Kinematics and Dynamics and Relativity

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13 Νοε 2013 (πριν από 3 χρόνια και 7 μήνες)

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Kinematics and

Dynamics and Relativity

Carlos Silva

September 30
th

2009

Isaac Newton (1643
-
1727)

Philosophie naturalis principia mathematica


Gravitational force


Motion laws


Principles of Mechanics:

Motion of bodies


Developed Calculus

Area of mathematics that deals with limits, derivatives, integrals


Newton tree (?)

(Cambridge, UK)

Kinematics and Dynamics

Kinematics


How to describe a motion of rigid bodies

Linear motion

Circular motion


Dynamics


How forces affect motion of rigid bodies

Force

Torque

Momentum conservation

Newton’s laws of motion


KINEMATICS

Linear motion

Time

General definition (t)

Clock reading (day, hour, minute, second)


Physical definition (
Δ
t
)


Elapsed time measured in seconds between two events

Δ t = time at event B


time at event A (always positive)

Position, change in position and distance

Position (x)

Coordinates of a point in space


Change in position (
Δ

x)

Difference betwen coordinates of two different positions


Δ x = x
B



x
A

(signal gives the direction)



Distance

Length of the path taken between position A and position
B (always positive)


Euclidean Distance (norm):








2
2
y
x
D




A

B

d

y

x

Δ
y

Δ
x

D

Velocity and Acceleration

Velocity

Rate of position change:

(derivative of position change in order to time)


Acceleration

Rate of velocity change:

(derivative of velocity change in order to time)


For constant acceleration and simple linear motions



t
v
a



t
x
v



2
0
2
1
t
a
t
v
x



Determine the motion

Constant speed / null acceleration

Motion with changing speed / constant acceleration









Describe what type of motion did the
object had in x:

KINEMATICS

Circular motion

Angle, angular velocity and acceleration

Angle (
θ
)

Measured in radians (360º = 2
π

rad
)


Angular velocity (
ω
)

Measured in rad s
-
1

Angular frequency is the magnitude of angular velocity


Frequency

(Hz=s
-
1
)

Number

of events per second

In this case is usual to measure in rpm (rotation per minute)


Linear quantities of a particle

Linear velocity

Linear acceleration






T



2
f
2



DYNAMICS

Free fall objects motion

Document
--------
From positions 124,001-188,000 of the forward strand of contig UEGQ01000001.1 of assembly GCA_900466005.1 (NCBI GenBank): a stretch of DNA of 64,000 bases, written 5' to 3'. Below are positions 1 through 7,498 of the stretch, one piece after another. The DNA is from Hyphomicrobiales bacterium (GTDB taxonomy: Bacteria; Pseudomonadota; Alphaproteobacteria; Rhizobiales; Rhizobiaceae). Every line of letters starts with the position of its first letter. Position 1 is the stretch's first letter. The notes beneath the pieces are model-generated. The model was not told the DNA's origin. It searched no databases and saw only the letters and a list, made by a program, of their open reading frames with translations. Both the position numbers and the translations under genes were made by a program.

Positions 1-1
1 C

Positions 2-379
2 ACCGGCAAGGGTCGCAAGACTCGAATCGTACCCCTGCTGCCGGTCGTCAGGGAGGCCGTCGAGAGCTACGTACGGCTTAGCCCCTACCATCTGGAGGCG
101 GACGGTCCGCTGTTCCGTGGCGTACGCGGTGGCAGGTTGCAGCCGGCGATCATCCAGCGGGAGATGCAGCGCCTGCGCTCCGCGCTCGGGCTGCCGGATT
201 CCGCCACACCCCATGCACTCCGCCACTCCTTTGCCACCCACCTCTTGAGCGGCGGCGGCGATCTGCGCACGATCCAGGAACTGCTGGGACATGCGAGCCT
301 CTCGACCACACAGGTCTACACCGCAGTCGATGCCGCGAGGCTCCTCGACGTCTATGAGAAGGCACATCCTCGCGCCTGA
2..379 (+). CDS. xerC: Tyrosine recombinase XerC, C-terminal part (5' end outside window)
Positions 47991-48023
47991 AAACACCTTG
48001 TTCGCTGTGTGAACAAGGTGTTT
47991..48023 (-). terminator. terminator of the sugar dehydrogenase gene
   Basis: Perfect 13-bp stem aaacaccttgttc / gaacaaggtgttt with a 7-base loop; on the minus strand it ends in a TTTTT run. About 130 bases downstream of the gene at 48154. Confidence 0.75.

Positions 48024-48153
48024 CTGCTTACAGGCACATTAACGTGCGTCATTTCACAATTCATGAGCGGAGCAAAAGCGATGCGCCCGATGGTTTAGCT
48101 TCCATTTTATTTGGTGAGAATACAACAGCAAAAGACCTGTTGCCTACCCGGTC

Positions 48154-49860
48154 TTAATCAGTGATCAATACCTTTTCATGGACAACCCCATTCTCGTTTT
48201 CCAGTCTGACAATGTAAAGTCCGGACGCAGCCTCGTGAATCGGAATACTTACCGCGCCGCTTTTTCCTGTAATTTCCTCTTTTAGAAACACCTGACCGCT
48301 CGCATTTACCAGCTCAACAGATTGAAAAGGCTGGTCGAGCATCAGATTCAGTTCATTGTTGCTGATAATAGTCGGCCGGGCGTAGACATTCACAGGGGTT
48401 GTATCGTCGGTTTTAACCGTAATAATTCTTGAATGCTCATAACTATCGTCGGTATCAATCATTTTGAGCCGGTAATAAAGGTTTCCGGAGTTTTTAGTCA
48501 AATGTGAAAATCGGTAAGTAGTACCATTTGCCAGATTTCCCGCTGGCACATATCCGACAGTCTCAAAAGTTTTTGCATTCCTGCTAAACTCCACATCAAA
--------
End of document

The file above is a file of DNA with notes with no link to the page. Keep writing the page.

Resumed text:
Force

Aristotle proposed “force” has the reason why an object puts another in motion


Newton proposed that force is always a two object relation

Gravity force is an interaction between Earth and another object

Different forces may be acting on a single object

Forces act at the distance


Types of force

Gravitational force

Friction force (between two objects)

Electrical Force

Magnetic Force


Free fall motion

Velocity graph of a falling object (experiment by Galileo)








The acceleration is constant, regardless the mass! (9,8ms
-
2
)

This is the acceleration caused by
Gravitation Force

Gravitational acceleration g = 9,8ms
-
2

Gravity always “pulls” down

Weight is the quantity of the force that attracts us to the ground

(Weight in N, Mass in kg)


Projectile launch

Object launched with
horizontal speed





It always fall due to gravity



To achieve the longest
distance, launch at 45º



Mass, Center of Mass, Inertia

Mass

Property of a body (how much matter does a body has)

It becomes different form weight in places where the gravitational force is different
from
g

(moon)


Inertia

All corps maintain their state of motion (rest or constant velocity) if no force is applied



Center of Mass /Gravity

Average of every position of a body weighted by their mass

Point whose motion describes the object motion if all mass was concentrated in a
single point

Different from geometric center


Newton’s Laws

First law

If the sum of acting forces is zero, the center of mass continues in the same state of
motion




Second law

If the acting forces are not zero, the acceleration of the body is proportional to the
force





Third law

For each force, there is always an equal and opposite force